Tips from large-scale calf rearer

07 Nov, 2018 04:00 PM
Comments
0
 
Calves are babies and people working with them need to understand this and care for them accordingly.
Calf rearing is made easier if there are simple, repeatable systems in place.
Calves are babies and people working with them need to understand this and care for them accordingly.

Rearing 6000 calves each year, Joanne Leigh has learnt a lot about calf rearing. As one of the guest speakers at the Dairy On PAR calf roadshow in Tasmania last year, Mrs Leigh was able to share a lot of useful tips with the 120 people who came along to one of the four sessions.

Mrs Leigh and her husband Jonathan established their calf-rearing business, Top-Notch Calves, 14 years ago. It is located at Tirau in the Waikato region of New Zealand. They rear calves on a contract basis, from a few days of age typically through to weaning.

At Top-Notch calves, the average mortality rate is less than 2 per cent. But the Leighs have noticed the mortality rate varied a considerable amount between batches of calves obtained from different farms.

Mrs Leigh said when they have investigated the reasons for higher mortality rates in some groups of calves, it was generally found to be due to calves not receiving adequate levels of quality colostrum.

In her presentation in Tasmania, she highlighted the importance of ensuring calves receive enough quality colostrum as soon as possible after birth as a calf's ability to absorb the immunoglobulins from colostrum decreases quickly.

Mrs Leigh said good facilities for calf rearing were facilities that were simple to use and achieved their purpose. There should be good ventilation but sheds should also should be draught free at calf height.

At Top-Notch calves, they sourced second-hand roofing iron for the panels between the pens, which helped minimise draughts and reduced any pen-to-pen contact of the calves. They have separate hospital pen for sick calves and also have 'slow-drinker' pens.

Despite rearing such large numbers of calves, Mrs Leigh made the point it was important to 'think individual'. "Calves are babies, if they are not hungry something is wrong," she said.

Early identification of problems assists the Leighs achieving their low calf mortality rate.

Having the right person (or people) was critical to the success of a calf-rearing system.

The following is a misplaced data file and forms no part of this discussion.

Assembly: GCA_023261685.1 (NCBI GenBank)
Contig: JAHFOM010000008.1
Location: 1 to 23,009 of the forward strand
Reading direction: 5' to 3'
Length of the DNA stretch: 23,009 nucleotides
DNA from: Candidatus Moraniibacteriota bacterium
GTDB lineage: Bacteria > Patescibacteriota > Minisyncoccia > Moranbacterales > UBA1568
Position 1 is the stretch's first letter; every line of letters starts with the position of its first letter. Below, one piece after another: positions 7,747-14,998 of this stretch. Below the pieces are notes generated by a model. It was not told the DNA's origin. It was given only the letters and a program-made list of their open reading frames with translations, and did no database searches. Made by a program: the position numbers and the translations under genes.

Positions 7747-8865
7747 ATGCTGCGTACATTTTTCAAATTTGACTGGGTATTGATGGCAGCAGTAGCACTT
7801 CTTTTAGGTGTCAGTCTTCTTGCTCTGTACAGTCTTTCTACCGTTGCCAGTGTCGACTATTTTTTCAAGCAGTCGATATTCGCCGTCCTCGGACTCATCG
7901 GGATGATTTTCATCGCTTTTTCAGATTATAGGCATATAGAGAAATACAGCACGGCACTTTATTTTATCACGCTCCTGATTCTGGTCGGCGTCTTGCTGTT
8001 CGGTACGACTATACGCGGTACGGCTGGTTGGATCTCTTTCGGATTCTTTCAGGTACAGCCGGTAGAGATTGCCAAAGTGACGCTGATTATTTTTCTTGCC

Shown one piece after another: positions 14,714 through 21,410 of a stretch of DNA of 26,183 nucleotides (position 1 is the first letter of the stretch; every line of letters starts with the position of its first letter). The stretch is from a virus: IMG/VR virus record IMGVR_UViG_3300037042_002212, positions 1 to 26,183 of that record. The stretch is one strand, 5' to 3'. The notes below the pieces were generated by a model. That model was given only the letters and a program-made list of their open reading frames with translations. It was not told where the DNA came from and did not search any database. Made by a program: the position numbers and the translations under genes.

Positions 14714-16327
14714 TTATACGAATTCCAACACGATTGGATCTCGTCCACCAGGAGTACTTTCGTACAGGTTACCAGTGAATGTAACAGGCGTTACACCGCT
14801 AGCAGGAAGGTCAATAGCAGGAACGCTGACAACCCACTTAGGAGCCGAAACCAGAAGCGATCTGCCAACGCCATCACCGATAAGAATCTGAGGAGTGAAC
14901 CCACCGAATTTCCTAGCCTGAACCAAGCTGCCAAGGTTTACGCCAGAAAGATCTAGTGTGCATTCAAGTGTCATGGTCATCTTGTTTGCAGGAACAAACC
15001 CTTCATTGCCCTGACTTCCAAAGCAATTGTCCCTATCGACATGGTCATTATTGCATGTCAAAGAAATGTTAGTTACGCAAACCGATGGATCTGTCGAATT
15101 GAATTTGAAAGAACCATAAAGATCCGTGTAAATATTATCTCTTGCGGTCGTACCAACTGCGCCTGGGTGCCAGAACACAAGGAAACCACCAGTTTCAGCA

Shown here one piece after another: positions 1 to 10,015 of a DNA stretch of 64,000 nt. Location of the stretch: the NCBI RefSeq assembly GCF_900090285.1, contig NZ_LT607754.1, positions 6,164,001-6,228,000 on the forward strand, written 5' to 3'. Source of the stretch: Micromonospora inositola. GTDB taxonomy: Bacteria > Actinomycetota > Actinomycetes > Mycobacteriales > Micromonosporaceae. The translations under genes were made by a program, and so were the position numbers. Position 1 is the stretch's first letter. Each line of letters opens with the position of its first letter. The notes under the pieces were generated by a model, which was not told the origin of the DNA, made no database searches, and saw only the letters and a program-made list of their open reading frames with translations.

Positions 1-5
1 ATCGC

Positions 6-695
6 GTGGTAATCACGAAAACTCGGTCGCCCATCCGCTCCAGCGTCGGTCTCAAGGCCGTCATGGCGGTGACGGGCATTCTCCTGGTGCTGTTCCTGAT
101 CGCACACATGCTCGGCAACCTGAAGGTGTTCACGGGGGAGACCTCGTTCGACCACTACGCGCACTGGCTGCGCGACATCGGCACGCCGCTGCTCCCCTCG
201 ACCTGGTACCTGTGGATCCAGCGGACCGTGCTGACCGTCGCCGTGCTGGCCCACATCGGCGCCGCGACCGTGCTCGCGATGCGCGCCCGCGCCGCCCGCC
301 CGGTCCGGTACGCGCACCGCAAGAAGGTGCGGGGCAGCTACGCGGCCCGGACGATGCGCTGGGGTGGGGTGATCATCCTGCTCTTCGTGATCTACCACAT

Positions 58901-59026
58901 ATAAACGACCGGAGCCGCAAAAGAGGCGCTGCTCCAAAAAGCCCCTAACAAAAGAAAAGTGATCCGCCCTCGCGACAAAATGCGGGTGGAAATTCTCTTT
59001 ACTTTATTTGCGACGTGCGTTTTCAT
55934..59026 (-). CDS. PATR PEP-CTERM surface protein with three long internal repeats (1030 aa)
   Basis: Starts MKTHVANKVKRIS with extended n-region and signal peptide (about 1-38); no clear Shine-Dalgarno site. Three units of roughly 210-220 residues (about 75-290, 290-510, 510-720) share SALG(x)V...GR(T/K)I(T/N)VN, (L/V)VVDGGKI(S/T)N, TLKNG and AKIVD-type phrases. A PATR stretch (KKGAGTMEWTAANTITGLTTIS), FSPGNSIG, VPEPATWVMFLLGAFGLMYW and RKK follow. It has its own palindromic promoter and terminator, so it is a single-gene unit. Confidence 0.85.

Again, Mrs Leigh highlighted that calves were babies and the people working with them needed to understand this and care for them accordingly.

Calf rearing is made easier if there are simple, repeatable systems in place. The calf-rearing system is reviewed each year to look for improvements that can be made. It was important to listen (and act where possible) on the suggestions made by those involved in calf rearing, Mrs Leigh said.

Mrs Leigh's final bit of advice: have fun as a team.D

This article courtesy of Tassie Dairy News first appeared in the May-June 2018 edition of the Australian Dairyfarmer magazine

See the calf-rearing section our website for more stories like this one. Click here

Page:
1

POST A COMMENT


Screen name *
Email address *
Remember me?
Comment *
 
A new definition of 'genetically modified' currently awaiting parliamentary approval could see a swathe of new grasses on the market within three years.
13 Nov 18 A new definition of "genetically modified" currently awaiting parliamentary approval could see a swathe of new...
A person normally breathes about 25,000 times a day, with the lungs taking in oxygen from the air and delivering it to the bloodstream.02 Nov 18 A person normally breathes about 25,000 times a day, with the lungs taking in oxygen from the air and delivering it...
light grey arrow
Don't fall for the processors changing their contracts. They can change them back again without
light grey arrow
This is all very nice for specific LIon suppliers but it does absolutely nothig for the wider
light grey arrow
This is well-written, covers what's going on well. It highlights how wrong the processors
Australian Dairyfarmer's Jeanette Severs checked out the range of new and interesting products and services on show at the South Gippsland Dairy Expo in September, while Peter Roach caught up with suppliers at the Elmore Field Days in October.02 Dec 18 Australian Dairyfarmer's Jeanette Severs checked out the range of new and interesting products and services on show...
The floodplain around Kerang and Swan Hill in north-west Victoria is dotted with depressions and surrounding windblown lunettes.29 Nov 18 The floodplain around Kerang and Swan Hill in north-west Victoria is dotted with depressions and surrounding...
Australian farm chemical manufacturer Nufarm has repaired its balance sheet and is now hunting for acquisition opportunities.25 Sep 16 Australian farm chemical manufacturer Nufarm has repaired its balance sheet and is now hunting for acquisition...
Monopoly market may confront cropping sector under mega-merger proposal.22 Sep 16 Monopoly market may confront cropping sector under mega-merger proposal.